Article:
Who do you vote for when there's no one to vote for? The front runner is front runner simply by means of having the largest budget. She has no political experience outside of the CEO and corporate ladder's suite. The other two ... well ... they're the other two candidates. So what would happen if everyone meaning the popular voters simply did not take part in the election? What if we vote for no one? I know voting is a right and a duty. That makes it more than a privledge. But what does one do when their is no choice and your choice is simply the lesser of three evils? Like a delisted brand in a grocery store voters should delist the products by not voting and blindly following the herd on election day. If we keep doing what we've always done we're going to keep getting what we've always got ... and that's not good for Californians. Are we waiting for newspapers to proclaim THE POLITICAL CRISIS the same way American's had to await for someone to tell them they were creating an economic crisis. Let's start thinking for ourselves people. If anything, vote for someone who's not running. Vote for the reluctant candidate. The guy that really doesn't want the office. Shucks, vote for yourself as a write in candidate What would happen if 36,961,664 voted for themselves? Wouldn't THAT send an appropriate message? What was that line in the movie "Network?" "I'm mad as hell and I'm not going to take it anymore!"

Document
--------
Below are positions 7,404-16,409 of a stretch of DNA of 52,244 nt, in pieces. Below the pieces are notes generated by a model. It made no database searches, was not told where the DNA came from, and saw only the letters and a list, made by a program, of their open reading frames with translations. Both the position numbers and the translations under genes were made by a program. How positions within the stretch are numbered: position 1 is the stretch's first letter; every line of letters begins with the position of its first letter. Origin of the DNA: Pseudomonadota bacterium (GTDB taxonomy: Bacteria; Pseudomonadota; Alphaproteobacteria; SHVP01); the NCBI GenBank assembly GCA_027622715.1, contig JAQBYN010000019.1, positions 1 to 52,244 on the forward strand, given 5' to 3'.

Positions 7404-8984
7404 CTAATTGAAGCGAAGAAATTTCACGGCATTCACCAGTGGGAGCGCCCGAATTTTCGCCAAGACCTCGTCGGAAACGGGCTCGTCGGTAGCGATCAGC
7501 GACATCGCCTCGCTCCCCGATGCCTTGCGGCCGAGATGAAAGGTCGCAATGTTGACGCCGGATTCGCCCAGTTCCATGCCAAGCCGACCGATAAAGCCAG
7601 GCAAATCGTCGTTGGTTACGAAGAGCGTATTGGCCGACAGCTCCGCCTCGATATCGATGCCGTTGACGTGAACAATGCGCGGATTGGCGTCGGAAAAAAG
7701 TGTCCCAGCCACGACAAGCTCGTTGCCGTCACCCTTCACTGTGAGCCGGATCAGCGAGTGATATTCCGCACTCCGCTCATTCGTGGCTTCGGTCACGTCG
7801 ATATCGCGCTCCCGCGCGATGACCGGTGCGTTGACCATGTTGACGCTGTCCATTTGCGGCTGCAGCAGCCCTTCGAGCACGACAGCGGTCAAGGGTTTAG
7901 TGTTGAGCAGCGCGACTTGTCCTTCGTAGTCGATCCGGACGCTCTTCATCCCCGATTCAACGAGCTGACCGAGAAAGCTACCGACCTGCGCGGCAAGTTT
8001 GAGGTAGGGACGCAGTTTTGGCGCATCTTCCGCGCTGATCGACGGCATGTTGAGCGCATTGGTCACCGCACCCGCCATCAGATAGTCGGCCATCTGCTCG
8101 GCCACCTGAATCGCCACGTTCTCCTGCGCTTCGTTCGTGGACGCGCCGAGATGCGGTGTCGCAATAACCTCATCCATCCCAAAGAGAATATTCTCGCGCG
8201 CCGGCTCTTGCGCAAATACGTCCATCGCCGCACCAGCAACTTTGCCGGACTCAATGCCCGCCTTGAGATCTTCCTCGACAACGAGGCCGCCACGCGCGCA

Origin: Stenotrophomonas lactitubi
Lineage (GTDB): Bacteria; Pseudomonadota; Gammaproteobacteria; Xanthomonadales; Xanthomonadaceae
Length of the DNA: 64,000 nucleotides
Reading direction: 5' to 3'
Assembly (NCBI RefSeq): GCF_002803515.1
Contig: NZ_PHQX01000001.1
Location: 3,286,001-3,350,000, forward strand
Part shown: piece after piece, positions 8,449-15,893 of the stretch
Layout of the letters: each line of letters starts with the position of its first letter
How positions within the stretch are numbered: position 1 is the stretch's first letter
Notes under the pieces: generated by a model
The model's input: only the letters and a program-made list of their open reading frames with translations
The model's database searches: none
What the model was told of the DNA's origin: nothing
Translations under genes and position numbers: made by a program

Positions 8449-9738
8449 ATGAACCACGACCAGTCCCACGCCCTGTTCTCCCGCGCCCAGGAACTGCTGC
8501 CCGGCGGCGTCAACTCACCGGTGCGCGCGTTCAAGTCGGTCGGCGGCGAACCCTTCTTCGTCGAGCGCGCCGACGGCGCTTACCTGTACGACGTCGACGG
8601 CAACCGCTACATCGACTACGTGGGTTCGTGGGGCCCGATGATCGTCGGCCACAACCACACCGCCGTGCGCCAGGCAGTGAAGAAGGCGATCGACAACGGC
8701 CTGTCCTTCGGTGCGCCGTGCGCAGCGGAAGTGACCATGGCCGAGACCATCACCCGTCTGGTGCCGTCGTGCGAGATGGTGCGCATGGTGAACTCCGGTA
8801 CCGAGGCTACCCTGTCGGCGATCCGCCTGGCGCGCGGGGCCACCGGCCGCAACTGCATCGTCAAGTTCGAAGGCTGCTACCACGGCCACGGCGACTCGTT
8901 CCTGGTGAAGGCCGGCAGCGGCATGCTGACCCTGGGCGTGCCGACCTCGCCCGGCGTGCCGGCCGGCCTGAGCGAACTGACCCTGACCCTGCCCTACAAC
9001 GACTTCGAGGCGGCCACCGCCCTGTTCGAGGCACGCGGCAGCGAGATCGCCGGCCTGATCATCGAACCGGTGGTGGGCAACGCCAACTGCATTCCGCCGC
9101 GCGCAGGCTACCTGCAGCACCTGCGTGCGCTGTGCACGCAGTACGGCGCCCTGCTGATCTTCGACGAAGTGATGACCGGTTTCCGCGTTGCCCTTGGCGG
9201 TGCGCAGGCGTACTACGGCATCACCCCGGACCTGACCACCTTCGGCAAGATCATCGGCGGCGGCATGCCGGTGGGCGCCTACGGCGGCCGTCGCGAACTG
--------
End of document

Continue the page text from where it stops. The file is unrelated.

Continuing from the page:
What do Folgers, Pampers, Tylenol, Coca-Cola and many other products all have in common?
Me! I perform extreme product makeovers for global marketing leaders: the world's top C-suite and line management teams dealing in products and categories with flat, stagnant or declining sales, delisted or new products and line extensions.
When's the time to perform an EXTREME PRODUCT MAKEOVER? Whenever someone notices product or category sales are slipping.
Course graduates Folgers, Pampers and Tylenol became "billion dollar" (US sales) CPG product lines. (Single lines that sell $1+ billion not brands of many lines). Others followed. Our least successful grad, Baked Lays sold $310 million in 10 months. To date, no one else in the US $2.4 trillion consumer package good industry has launched a single more successful product (Source: IRI).
Are your product or category sales slipping?